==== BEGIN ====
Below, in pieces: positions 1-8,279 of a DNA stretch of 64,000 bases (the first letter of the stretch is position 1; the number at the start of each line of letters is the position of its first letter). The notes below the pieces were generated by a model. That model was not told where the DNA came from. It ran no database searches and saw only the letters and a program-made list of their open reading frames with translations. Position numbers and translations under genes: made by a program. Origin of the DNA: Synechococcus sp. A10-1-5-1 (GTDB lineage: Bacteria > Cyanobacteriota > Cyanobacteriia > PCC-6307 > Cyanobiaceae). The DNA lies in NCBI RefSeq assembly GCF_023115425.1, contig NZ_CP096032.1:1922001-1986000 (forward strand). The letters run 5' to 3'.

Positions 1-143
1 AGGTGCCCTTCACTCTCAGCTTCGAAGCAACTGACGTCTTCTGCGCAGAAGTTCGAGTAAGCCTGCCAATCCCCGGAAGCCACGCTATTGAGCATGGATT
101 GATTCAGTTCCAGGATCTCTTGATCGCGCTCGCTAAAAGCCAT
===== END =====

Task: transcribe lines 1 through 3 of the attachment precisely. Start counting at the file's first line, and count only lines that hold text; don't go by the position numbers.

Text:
Below, in pieces: positions 1-8,279 of a DNA stretch of 64,000 bases (the first letter of the stretch is position 1; the number at the start of each line of letters is the position of its first letter). The notes below the pieces were generated by a model. That model was not told where the DNA came from. It ran no database searches and saw only the letters and a program-made list of their open reading frames with translations. Position numbers and translations under genes: made by a program. Origin of the DNA: Synechococcus sp. A10-1-5-1 (GTDB lineage: Bacteria > Cyanobacteriota > Cyanobacteriia > PCC-6307 > Cyanobiaceae). The DNA lies in NCBI RefSeq assembly GCF_023115425.1, contig NZ_CP096032.1:1922001-1986000 (forward strand). The letters run 5' to 3'.

Positions 1-143
1 AGGTGCCCTTCACTCTCAGCTTCGAAGCAACTGACGTCTTCTGCGCAGAAGTTCGAGTAAGCCTGCCAATCCCCGGAAGCCACGCTATTGAGCATGGATT